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169 (1) consensual union as the only union (2) consensual union following a legal union (3) consensual union following a religious union (4) consensual union prior to a legal union (5) consensual union prior to a religious or permanent union The study was made based on the three above-mentioned marriage cohorts, with results as shown in Table S9. It should be noted at the start that the small number of cases for each context, except Recife, permits a merely illustrative analysis of each situation. It must also be remembered that marriage strategies are a dynamic process; thus a woman living in a consensual union at a given moment has a certain probability of legalizing it or of entering a religious union at any subsequent moment. Sao Jose dos Campos is one context where the great majority of consensual unions represented a second or third union following a civil marriage. It thus illus- trates situations (2) and (31. Out of the total of 42 cases, 16 occurred before 1960, a further 16 between 1961 and 1970, and the remaining LO after 1970. For older con- sensual unions, 68.7 percent occurred as the only marriage solution after a legal union. This proportion fell Deco 56 e 3 percent for the following cohort, while for more recent unions it was 60.0 percent. The 6 cases out of 42 in which consensual union preceded a civil union took place before 1971. Of these, 3 cases involved the legal- ization of a consensual union, with 2 cases taking place after the birth of a child; in the other 3 cases, the legal union was with a different person. Situation (1) represented 9 cases, or 21.4 percent of the total; these 9 cases were equally distributed over the three marriage cohorts. Parnaiba-Rural illustrates a certain balance between the types of consensual unions, with the greatest inci- dence for situations (4) and (5} (34.5 percent). AS noted above, religious union has always been highly valued in this region, one of Brazil 's poorest. Thus there were 6 cases in which a consensual union preceded a legal union and 13 in which it preceded a religious union. Of these 6 former cases, 5 were unions legalized with the same per- son, with 3 of these occurring after the birth of chil- dren. Of the 13 cases where religious unions followed consensual unions, 50 percent were with the same person, with Ache bearing of children an associated factor. In Parnaiba-Rural, it is also worth noting that 21 of the 55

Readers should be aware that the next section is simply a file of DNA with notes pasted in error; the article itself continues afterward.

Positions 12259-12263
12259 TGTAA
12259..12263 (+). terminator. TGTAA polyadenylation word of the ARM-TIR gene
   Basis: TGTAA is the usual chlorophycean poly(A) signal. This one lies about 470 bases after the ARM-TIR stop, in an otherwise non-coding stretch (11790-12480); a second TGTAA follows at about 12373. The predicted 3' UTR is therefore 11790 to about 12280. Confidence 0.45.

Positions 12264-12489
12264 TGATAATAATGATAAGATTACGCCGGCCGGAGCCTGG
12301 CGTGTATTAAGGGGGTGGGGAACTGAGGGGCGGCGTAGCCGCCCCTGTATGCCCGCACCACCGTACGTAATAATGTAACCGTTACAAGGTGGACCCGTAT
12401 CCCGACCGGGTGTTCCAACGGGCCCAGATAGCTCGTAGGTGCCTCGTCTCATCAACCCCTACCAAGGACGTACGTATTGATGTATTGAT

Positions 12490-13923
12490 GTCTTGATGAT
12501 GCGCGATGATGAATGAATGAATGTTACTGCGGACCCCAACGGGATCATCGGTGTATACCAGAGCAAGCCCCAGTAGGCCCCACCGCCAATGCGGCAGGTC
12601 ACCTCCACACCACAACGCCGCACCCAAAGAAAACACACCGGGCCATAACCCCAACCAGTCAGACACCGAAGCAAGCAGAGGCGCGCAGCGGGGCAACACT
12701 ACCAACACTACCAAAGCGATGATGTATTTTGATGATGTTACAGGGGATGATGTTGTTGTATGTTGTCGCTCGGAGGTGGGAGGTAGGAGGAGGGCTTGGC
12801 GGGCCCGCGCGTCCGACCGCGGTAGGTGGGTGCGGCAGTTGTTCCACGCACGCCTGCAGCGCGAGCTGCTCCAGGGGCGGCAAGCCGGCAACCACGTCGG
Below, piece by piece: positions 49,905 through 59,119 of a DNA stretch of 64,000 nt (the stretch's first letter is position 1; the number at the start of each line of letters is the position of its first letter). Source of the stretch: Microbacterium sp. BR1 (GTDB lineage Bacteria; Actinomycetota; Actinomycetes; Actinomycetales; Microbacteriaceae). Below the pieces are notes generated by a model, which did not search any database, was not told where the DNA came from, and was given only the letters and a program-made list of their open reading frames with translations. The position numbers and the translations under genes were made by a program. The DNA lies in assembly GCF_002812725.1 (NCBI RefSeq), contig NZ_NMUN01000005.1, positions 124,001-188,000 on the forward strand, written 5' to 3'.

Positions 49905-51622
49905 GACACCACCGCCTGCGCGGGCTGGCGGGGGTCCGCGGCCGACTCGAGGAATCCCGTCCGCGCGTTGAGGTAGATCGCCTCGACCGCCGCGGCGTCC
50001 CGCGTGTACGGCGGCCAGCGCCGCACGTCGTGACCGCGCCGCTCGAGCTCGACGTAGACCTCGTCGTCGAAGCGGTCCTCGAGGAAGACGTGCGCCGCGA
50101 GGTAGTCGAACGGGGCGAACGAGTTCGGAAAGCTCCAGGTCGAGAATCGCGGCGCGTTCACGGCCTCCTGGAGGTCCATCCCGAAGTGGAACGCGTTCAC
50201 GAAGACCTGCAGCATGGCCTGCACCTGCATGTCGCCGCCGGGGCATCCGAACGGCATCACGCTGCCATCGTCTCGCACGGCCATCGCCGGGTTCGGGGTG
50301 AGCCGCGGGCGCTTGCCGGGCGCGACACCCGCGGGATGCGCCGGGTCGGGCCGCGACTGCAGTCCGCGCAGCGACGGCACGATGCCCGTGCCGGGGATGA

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170 ..- N m . x I:: a u A: QJ a ~ 3 o :) ~ I:: U! w o o o o I: O e ~ c o ~ ~ W 0 hi a~ C) o 0 ~ ~ 0 0 ~ - V m ad: ~ 0 it_ I: ~~ V 0 0 OR x a C) ~ US ~ UP \0 ~ Cal ~ ~ ~ ~o ~ r~ ~ ~ ~ ~ ~ e ~ ~ 0 ~o ~ 0 ~ a, C~ ~ ~ ~ ~ t~ U~ ~ ~ ~ ~ ~ ~ ~ ~o ~ ~ ~ cr' 0 ~ ~ 0 0' ~ `0 0 ~ O ~ ~ 0 ~ u~ O a' ~ 0 C~ ~ ~ ~ ~ U~ - _ O 0w ~ ~ ~ O ~ ~ O O ~ ~1 ~ 1 0 N S N 1 0 ~ ~ ~ O "Q ~2 0 U N (,~ ~ O ~ , O O O S:: O ~ ~ ~ U C S~ C ~ It' ~ ~ O ~ ~ ~ ~ (tS u~ ~ 134 C~ ~ tQ cn u~ c~

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171 consensual unions began before 1961, meaning that they had already lasted at least 16 years; only 3 of these had occurred following a legal and/or religious union. The picture presented by Parnaiba-Urban is to some extent parallel. Of the consensual unions prior to another union (24.3 percent), 6 cases preceded fecal unions and only 2 preceded religious unions. Of the 6 former cases, 5 were with the same person, with legaliza- tion occurring after the birth of one or more children. Santa Cruz-Rural and Sertaozinho were the contexts that showed the highest proportions of consensual unions as the only union (situation (1)); in both contexts, most of these unions occurred before 1961. Consennual union as a strategy preceding another type of union (situations (4) and (5)) was most infrequent. It was also infrequent as a solution following a separation, perhaps because the separation rates in these two rural contexts were among the lowest for the whole NICER (12.4 percent and 18.S per- cent, respectively for Santa Cruz and Sertaozinho, as com- pared, for example, with 34.4 percent and 39.5 percent, respectively, for Parnaiba-Rural and Recife). In Sertao- zinho, there were 2 cases in which consensual union pre- ceded a legal union, with legalization associated with the birth of a child; in Santa Cruz-Rural, Were were 2 such cases. However small the number of consensual unions in Santa Cruz-Urban and Cachoeiro, where the numerical results were subject to considerable sample fluctuation, it should be noted that these contexts showed a very similar absence of consensual unions as a stage prior to a legal union. This may simply indicate that not enough time had passed for these unions to be converted into legal marriages since, as seen Wove, religious unions were extremely rare in these two urban contexts. However, from the data for Cachoeiro, it can be seen that of the 14 consensual unions as only unions, 7 had already occurred by 1961, while the other 7 had occurred during the past 15 or 16 years. Thus, th:s is not a recent practice. The situation was analogous in Santa Cruz, where for 7 cases, 3 were older and 4 had occurred over the preceding 15 years. The context with the highest number of consensual unions was Recife, which represents 36 percent of the total for these unions. Table 60 shows how the different consensual situations were distributed in Recife for three distinct carriage cohorts. These figures show that the first two marriage cohorts behaved in a very similar way: consensual union as the only union had a greater weight,